For 2009, every trim level of the SX4 Sport is equipped with a standard GPS navigation in the form of an integrated and rebadged Garmin portable navigation device (PND). In the case of the SX4 Sport with the Technology Package, the device in question is a Nuvi 760. This PND features a 4.8-inch-wide touch screen and Garmin's intuitive interface and battery of features. The screen is a bit on the small side compared with other integrated systems, but it is bright and clearly visible in direct sunlight. The screen sits right in the top-center of the dashboard, perfect for easy viewing while driving, but also just outside of comfortable reaching range. You'll want to make sure the vehicle is stopped before trying to enter data.

The SuzukiTRIP features MSN Direct, which provides traffic information, fuel prices, weather, movie times, and a host of other valuable information mentioned earlier. The navigation system also features Bluetooth hands-free, which we were able to pair with our test phone rather easily with a PIN. An SD-card slot on the device's side allows the playback of MP3s and Audible.com audiobooks, and JPEG photo slide shows. There is also a dedicated menu button for locating your nearest Suzuki dealer when it's time to service the vehicle.

Thanks to MSN Direct integration, the SX4 offers a level of mobile search data that rivals the best OEM systems.

All audio from the GPS device is played back through the standard AM/FM/CD audio system. The system supports playback of MP3/WMA-encoded CDs, but doesn't come standard with a line-in jack or a USB input. So for now, SX4 Sport owners are stuck using the SuzukiTRIP's SD-card slot for their digital audio fix. XM radio is, however, available as an option. Sound quality from the four-speaker system is actually quite good for a basic setup. There is very little bass distortion at moderate-to-loud volumes, but there is a barely noticeable clipping of the highs and midrange near max volume. Cranking the bass near max volume elicits major audio distortion and quite a bit of door panel rattle, but left at listenable volumes the sound quality is solid.

Under the hood
While the SX4 was once available with all-wheel drive, our SX4 Sport was a garden variety front-wheel drive model. Powered by a 2.0-liter DOHC four- cylinder engine, it outputs 143 horsepower and 136 foot-pounds of torque. This may not seem like a lot of power on paper, but it has a bigger engine with more grunt than the Honda Civic or Toyota's Corolla and more than enough power to briskly motivate the little sedan within the limits of the law.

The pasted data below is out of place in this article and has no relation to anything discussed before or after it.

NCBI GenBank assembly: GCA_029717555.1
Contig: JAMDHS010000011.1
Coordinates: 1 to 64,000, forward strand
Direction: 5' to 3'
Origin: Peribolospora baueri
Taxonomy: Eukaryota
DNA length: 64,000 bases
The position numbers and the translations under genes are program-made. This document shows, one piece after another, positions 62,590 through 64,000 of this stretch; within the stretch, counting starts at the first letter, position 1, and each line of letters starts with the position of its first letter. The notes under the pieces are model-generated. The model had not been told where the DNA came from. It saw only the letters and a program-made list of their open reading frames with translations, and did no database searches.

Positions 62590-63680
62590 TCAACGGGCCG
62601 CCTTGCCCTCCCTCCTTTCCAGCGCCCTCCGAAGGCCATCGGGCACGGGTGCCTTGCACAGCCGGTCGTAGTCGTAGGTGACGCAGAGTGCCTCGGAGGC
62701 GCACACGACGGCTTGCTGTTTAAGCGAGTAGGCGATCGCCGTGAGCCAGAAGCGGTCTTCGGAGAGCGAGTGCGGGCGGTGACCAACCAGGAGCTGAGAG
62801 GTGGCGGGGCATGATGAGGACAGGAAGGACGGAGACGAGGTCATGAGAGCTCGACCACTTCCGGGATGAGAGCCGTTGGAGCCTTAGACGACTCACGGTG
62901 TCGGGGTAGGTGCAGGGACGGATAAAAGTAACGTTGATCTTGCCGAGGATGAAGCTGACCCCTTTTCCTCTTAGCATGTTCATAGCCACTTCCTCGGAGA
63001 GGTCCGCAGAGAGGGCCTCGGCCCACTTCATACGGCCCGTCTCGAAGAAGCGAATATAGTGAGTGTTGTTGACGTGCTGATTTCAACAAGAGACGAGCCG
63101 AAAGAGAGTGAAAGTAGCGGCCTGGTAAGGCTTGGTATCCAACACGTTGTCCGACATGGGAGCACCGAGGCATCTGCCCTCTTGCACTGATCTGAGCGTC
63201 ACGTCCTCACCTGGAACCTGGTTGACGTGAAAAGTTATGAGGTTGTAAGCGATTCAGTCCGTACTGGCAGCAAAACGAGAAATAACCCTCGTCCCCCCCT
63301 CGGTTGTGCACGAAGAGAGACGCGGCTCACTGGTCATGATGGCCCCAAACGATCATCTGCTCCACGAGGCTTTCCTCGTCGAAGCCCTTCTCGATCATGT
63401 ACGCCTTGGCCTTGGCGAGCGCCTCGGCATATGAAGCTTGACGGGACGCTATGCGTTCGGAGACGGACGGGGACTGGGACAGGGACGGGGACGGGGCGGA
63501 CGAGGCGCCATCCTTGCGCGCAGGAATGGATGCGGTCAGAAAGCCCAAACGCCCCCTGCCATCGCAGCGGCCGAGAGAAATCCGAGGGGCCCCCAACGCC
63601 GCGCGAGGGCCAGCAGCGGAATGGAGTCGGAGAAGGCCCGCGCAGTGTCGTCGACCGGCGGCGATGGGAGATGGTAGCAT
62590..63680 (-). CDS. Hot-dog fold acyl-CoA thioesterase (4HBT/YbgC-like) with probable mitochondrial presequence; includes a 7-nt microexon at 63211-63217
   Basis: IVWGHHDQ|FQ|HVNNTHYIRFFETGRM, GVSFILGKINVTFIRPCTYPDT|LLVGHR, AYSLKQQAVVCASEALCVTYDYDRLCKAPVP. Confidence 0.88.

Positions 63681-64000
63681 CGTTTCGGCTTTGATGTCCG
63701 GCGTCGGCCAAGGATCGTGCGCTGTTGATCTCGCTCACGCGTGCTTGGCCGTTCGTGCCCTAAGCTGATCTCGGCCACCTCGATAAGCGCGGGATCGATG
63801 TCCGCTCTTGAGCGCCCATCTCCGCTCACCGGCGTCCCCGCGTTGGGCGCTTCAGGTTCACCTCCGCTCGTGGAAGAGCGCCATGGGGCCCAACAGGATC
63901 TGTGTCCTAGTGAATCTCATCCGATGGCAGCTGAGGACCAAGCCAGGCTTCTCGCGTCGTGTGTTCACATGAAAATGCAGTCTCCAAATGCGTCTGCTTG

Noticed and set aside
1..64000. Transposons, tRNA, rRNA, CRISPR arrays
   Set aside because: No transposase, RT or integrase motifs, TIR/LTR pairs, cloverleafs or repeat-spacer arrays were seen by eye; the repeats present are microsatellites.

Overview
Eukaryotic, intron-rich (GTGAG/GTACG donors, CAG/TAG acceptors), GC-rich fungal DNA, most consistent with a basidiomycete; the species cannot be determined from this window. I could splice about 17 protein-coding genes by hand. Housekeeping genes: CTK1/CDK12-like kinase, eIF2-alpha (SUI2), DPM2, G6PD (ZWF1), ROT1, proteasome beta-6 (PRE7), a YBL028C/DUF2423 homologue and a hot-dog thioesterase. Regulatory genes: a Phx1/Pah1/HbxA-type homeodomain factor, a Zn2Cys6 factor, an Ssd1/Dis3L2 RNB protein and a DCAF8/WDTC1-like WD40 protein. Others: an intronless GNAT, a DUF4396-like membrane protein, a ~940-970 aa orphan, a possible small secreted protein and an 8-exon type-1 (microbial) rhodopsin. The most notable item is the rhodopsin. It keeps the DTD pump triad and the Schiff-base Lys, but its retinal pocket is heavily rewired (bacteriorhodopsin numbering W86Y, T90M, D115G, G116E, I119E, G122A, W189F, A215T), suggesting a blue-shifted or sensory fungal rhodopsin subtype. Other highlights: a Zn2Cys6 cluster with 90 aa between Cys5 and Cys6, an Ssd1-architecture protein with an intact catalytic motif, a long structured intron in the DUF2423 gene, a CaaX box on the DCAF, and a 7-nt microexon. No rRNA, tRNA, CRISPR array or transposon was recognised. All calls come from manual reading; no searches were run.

Of course, the transmission is the gatekeeper of this power. Like many economy cars before it, the SX4 Sport suffers from an automatic transmission that always seems to be in too tall a gear to really take advantage of the 2.0-liter's power. During spirited driving, the transmission was constantly hunting for the proper gear, spoiling the otherwise fantastic ride. While it is definitely livable with the automatic for simple commutes and grocery-getting, the SX4 Sport is definitely a vehicle that would be more enjoyable with the five-speed manual gearbox.

You wouldn't know it from looking at it, but the SX4 Sport is quite a nimble compact sedan.

We really liked the SX4 Sport's fantastic suspension. Despite being a tall sedan, the SX4 Sport exhibited very little body roll when pressed in the turns. It did, however, exhibit understeer, which was easily correctable with a slight lift off the accelerator or tap of the brakes to settle the chassis. The handling is quite predictable and very precise, with easily approachable limits. As front-wheel-driven economy cars go, the SX4 Sport rivals the current king of the hill, the Honda Civic.

We averaged 21.7mpg over a combined cycle of about 130 miles of city/highway driving and about 100 miles of pretty severe mountain-road flogging. Driven with a degree of civility, most drivers should have no problem staying within the EPA envelope of 22 city and 30 highway mpg.

In sum
We really liked the SX4 Sport's performance, but we docked a few points for the sluggish automatic transmission. We have the same complaint with just about every auto gearbox in this price range. We were also impressed by the unique cabin tech solution and pleasant, airy cabin, but we docked a few cabin comfort points for the lack of a line-input or iPod integration.

The rule for the Suzuki SX4 Sport seems to be great value in an unassuming package. You wouldn't think that an integrated portable navigation device could offer functionality rivaling a luxury OEM system, but it does. You also wouldn't think that the tall and round SX4 Sport could keep up with the svelte Honda Civic on a mountain pass, but it can.

Starting at $15,739 for the manually shifted version, the Suzuki SX4 Sport is already a steal compared with similarly priced vehicles, with its standard integrated portable GPS navigation, four-wheel disc brakes, 17-inch wheels, and body kit. Adding the $1,100 automatic transmission option and Technology Package equipped our test vehicle with fog lamps, the Bluetooth hands-free, and the very useful MSN Traffic and MSN Direct, bringing the total price to $17,639. That's still about $1,000 less than you would spend on a spartan Honda Civic LX-S and $1,681 less than the Toyota Corolla XLE with no options.

Buyers with a bit more coin to burn could then step up to the Sport Touring package, which adds vehicle stability control, a premium audio system with nine speakers (one of which is a subwoofer), automatic climate control, and the SmartPass keyless entry and push-button starter system, bringing the MSRP to $18,639.